Back in October, Mozilla introduced Firefox with Bing. This may have been a sign of things to come.
Ed Bott at ZDnet has put out an interesting report indicating that Mozilla’s deal with Google ended in November, and questions Mozilla’s future without the money it gets from that, and the increasing popularity of Google’s competing browser. He writes:
A search partnership with Google has historically been Mozilla’s greatest source of income. In its most recent financial statement, prepared in August and published recently online (see this PDF copy), the Mozilla Foundation won’t even mention Google’s name...
He points to this passage from that document:
The Corporation has a contract with a search engine provider for royalties which expires November 2011. Approximately 84% and 86% of royalty revenue for 2010 and 2009, respectively, was derived from this contract.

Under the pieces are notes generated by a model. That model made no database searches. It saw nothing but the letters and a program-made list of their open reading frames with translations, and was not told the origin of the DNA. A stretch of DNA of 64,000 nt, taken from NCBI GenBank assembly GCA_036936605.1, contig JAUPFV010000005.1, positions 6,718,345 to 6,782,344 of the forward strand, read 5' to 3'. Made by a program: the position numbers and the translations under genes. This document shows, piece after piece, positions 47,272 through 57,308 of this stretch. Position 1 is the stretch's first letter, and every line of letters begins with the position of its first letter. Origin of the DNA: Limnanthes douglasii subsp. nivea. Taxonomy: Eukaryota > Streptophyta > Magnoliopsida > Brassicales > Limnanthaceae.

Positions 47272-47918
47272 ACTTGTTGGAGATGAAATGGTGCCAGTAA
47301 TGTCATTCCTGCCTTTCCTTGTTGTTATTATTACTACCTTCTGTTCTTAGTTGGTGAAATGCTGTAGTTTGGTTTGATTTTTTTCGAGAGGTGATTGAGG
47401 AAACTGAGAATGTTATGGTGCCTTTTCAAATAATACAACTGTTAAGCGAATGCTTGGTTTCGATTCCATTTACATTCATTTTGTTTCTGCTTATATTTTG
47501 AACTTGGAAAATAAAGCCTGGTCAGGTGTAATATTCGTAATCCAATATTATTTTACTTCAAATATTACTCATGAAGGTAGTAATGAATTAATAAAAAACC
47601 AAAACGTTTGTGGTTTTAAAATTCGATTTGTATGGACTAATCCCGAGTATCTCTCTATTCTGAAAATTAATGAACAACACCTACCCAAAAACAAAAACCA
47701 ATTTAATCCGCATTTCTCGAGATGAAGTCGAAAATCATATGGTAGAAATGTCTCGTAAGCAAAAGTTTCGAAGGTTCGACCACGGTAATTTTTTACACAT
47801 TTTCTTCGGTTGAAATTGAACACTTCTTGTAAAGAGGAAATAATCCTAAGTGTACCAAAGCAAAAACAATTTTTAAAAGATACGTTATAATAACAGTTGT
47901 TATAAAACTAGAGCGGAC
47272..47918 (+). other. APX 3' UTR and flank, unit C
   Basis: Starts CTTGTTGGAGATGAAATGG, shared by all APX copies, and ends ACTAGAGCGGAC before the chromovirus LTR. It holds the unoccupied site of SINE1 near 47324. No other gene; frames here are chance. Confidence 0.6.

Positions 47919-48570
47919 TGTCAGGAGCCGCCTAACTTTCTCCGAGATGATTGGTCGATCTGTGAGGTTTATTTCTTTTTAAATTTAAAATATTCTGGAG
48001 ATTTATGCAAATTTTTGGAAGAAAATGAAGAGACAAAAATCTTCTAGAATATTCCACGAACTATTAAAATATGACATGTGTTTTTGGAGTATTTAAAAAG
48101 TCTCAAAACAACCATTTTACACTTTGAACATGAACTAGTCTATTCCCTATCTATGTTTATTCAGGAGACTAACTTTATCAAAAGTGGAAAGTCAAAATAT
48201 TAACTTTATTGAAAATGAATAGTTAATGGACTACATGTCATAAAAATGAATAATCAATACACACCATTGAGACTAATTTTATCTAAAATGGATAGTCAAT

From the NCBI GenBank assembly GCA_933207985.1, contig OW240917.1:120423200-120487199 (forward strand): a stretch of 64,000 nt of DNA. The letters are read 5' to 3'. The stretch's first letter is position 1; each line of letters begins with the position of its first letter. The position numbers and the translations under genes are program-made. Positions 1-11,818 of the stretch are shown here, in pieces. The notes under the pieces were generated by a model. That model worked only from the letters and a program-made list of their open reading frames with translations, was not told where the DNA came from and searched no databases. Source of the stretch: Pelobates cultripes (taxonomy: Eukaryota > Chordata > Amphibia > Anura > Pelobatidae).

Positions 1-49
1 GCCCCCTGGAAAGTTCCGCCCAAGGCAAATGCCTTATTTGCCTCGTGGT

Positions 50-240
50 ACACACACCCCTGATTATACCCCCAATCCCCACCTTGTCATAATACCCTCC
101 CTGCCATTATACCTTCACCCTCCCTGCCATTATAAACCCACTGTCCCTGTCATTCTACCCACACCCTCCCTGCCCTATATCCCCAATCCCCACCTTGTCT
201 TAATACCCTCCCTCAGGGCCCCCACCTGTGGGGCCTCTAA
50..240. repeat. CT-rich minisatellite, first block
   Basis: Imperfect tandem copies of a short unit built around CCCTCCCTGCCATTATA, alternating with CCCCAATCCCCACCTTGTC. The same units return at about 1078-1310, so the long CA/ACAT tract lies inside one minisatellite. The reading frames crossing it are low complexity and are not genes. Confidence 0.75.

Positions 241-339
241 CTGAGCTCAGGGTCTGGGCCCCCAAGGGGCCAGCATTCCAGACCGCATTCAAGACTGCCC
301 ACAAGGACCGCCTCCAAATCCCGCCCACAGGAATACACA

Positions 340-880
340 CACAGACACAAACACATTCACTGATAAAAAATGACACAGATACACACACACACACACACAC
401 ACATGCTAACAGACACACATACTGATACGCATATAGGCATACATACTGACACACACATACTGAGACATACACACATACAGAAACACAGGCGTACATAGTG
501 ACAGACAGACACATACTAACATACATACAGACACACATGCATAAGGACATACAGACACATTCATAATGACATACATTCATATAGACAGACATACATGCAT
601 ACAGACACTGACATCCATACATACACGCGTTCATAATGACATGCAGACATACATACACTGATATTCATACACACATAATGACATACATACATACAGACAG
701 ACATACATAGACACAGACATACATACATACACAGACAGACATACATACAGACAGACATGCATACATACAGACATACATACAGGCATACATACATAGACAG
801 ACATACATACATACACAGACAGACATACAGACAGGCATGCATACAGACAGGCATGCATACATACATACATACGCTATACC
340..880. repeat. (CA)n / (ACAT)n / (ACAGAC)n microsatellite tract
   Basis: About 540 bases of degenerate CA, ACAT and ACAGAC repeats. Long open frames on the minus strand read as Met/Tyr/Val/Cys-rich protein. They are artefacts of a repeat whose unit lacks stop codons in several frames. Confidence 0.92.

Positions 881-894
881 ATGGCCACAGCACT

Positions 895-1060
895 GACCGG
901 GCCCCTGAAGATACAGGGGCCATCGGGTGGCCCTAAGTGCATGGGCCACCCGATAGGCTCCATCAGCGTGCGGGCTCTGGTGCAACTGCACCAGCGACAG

You know who would probably love to snag a nice chunk of search market share by being the default search option on a popular browser? Microsoft is certainly not shy about pumping money into its search business, and the fact that there is already a Firefox with Bing shows that they’re not shy about teaming up with a competitor. It could be a small price to pay. There’s a lot more money in search.
So far, there’s nothing out to my knowledge indicating that Microsoft is pursuing replacement of Google’s contract with Mozilla, but we’re certainly not the only ones considering this to be a distinct possibility.
MG Siegler writes, “But because Firefox has a huge user base, this is something that Microsoft would have to consider. Such a deal could potentially finally turn Bing from a multi-billion dollar suck hole into an actual business.”
A deal with Mozilla would help for sure. I still think they could be doing more to leverage their uber-popular Xbox to further Bing’s cause.
The Mozilla situation will be one to keep an eye on for sure. Will it be able to compete with those who have their own mobile operating systems?